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FEATURED PAPERS IN JHLT JUNE 2012

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Online Journal website: www.jhltonline.org


  • ♦ Everolimus or Mycophenolate Mofetil and CNI Lowering for Renal Protection (Potena)
    Link to Article

In the Long-term follow-up of the SHIRAKISS randomized, prospective study, 34 recipients 1 to 4 years after heart transplantation and with 25 to 60 ml/min of creatinine clearance (CrCl) were randomized to everolimus with a very low dose (C0: 50 to 90 ng/ml, n = 17) or MMF with low dose of cyclosporine (C0: 100 to 150 ng/ml, n = 17). Follow-up was prolonged up to 3 years, and calculated CrCl was the main efficacy measure. Cyclosporine nephrotoxicity improved after a prolonged dose reduction in patients receiving MMF. At 3 years, the everolimus-based strategy provided a similar benefit only in patients without baseline proteinuria.


  • ♦ Pulmonary Hypertension In Chronic Obstructive Pulmonary Disease (Wrobel)
    Link to Article

The presence of pulmonary hypertension (PHT) in COPD subjects is associated with increased mortality, morbidity and use of health-care resources. In this review paper the evidence supporting the postulated mechanisms contributing to PHT in COPD are discussed. Hypoxia plays a pivotal role in the development of COPD-associated PHT. However, other mechanisms are also likely involved in the pathogenesis of increased pulmonary vascular resistance in this cohort, including acidemia, dynamic pulmonary hyperinflation, parenchymal destruction, pulmonary vascular remodeling, endothelial dysfunction and inflammation. These mechanisms are interdependent, modulated by genetic factors, and may be confounded by comorbidities such as sleep-disordered breathing, left heart failure and pulmonary thromboembolism.


  • ♦ Bronchial Carcinoma After Lung Transplantation (Yserbyt)
    Link to Article

The development of primary bronchial carcinoma (BC) and its outcomes impact was examined in 9 of 92 single Lung Transplant (LTx) patients (transplanted for emphysema or lung fibrosis) who developed a bronchial carcinoma in their native lung, whereas only 4 of 224 bilateral LTx patients (also for emphysema or fibrosis) developed a bronchial carcinoma (p = 0.0026). At diagnosis, 4 patients had local disease (cT1N0M0 and cT2N0M0), whereas all others had regionally advanced or metastatic disease. Five patients were surgically treated; however, 1 had unforeseen N2 disease with additional pleural metastasis at surgery. All other patients (except 2 who died very soon after diagnosis) were treated with chemotherapy with or without radiotherapy. The median survival after diagnosis was only 10 ± 7 months.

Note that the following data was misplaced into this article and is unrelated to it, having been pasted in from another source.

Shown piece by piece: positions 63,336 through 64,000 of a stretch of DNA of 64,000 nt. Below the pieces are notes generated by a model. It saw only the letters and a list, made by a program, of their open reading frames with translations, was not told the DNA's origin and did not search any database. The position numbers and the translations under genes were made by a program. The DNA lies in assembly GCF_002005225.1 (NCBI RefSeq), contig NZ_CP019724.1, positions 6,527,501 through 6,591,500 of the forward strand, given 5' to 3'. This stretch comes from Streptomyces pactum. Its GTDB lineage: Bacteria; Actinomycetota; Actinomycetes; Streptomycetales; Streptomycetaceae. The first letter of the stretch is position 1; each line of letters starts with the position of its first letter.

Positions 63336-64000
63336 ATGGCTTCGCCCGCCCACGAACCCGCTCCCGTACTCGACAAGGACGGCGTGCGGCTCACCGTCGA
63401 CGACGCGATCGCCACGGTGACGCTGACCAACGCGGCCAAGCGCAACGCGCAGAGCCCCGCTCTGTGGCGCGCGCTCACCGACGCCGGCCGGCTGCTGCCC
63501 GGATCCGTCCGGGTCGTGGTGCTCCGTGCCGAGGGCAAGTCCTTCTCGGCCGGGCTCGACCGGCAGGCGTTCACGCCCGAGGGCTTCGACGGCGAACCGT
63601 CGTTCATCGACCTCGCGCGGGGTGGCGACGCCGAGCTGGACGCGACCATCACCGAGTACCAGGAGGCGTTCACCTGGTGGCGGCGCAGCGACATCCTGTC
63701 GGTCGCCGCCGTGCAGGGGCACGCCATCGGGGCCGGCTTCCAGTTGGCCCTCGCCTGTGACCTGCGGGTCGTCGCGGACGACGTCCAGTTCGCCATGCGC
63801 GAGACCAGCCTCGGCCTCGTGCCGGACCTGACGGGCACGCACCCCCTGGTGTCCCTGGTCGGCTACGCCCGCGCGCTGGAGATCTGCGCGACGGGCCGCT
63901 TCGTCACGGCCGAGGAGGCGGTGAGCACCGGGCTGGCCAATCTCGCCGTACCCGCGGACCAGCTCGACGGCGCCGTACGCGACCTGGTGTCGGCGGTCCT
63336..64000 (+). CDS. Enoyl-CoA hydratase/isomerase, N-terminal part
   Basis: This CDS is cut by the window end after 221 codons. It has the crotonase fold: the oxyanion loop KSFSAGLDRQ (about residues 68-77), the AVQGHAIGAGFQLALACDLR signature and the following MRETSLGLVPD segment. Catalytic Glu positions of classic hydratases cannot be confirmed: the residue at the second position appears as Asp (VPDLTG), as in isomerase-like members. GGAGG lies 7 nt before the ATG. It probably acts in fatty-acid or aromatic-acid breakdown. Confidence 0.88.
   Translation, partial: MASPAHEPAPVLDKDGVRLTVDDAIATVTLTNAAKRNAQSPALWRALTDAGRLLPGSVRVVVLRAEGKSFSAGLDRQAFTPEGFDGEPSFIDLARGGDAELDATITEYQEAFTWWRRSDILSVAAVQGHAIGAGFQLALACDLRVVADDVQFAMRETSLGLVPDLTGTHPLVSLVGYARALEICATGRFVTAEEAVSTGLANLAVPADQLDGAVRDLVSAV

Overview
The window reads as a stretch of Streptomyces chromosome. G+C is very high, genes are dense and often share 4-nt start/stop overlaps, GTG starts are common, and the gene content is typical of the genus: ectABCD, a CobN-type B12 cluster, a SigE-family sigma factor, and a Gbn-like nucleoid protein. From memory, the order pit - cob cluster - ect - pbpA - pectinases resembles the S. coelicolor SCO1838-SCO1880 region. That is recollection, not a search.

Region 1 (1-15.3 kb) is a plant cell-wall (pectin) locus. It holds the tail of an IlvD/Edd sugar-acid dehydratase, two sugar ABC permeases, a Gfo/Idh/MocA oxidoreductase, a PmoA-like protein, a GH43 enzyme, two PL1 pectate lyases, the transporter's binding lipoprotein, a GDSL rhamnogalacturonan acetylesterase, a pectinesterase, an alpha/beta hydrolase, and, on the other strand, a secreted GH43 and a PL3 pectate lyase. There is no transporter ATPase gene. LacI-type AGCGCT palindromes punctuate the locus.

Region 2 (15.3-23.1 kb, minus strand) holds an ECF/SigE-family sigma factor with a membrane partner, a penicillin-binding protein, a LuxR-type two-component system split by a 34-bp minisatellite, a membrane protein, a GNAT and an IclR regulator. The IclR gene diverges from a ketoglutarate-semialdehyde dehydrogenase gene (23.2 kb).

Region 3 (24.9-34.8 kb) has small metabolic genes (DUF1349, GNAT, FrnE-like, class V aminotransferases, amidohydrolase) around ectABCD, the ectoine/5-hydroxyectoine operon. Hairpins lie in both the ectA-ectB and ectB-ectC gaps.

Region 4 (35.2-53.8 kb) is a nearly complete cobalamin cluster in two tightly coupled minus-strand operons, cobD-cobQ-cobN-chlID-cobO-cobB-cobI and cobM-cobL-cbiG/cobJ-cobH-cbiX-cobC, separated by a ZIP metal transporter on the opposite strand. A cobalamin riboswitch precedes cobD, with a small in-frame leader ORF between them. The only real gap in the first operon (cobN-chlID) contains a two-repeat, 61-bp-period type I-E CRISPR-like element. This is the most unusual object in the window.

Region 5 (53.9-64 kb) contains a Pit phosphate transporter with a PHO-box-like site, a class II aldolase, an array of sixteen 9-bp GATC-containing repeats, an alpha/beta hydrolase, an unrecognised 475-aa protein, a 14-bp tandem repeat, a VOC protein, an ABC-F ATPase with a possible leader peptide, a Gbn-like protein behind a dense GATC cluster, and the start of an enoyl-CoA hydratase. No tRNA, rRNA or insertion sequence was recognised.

• ♦ B-Type Natriuretic Peptide Infusion and Total Artificial Heart Implantation (Shah)
    Link to Article

In this pilot study, infusion of low-dose exogenous BNP increased urine output after ventriculectomy and implantation of a Total Artificial Heart in 5 patients who were compared to a cohort of 5 historical controls. These encouraging findings require further detailed study to define the influence of longer term outcomes.



  • ♦ MELD Scores And Outcomes After MCS Or Transplantation (Chokshi)
    Link to Article

Advanced HF is associated with congestive hepatopathy and progressive functional and ultrastructural changes of the liver. In the first of 2 separate papers, investigators examined the relationship of the Standard Model for End-stage Liver Disease (MELD) scores were calculated and a modified MELD score with albumin replacing INR (modMELD) to eliminate the confounding effects of anti-coagulation, with outcomes after Heart Transplantation. Individuals with a higher pre-transplantation MELD or modMELD score had worse outcome 30 days post-transplant and reduced long-term survival over a 10-year follow-up. In the 2nd paper examining this relationship on Ventricular Assist Devices (VAD), Patients with MELD or MELD-eXcluding INR (MELD-XI) < 17 had improved on-VAD and overall survival (p < 0.05) with a higher predictive power for MELD-XI. During VAD support, cholestasis initially worsened but eventually improved. Patients with pre-VAD liver dysfunction who survived to transplant had lower post-transplant survival (p = 0.0193). However, if MELD-XI normalized during VAD support, post-transplant survival improved and was similar to that of patients with low MELD-XI scores.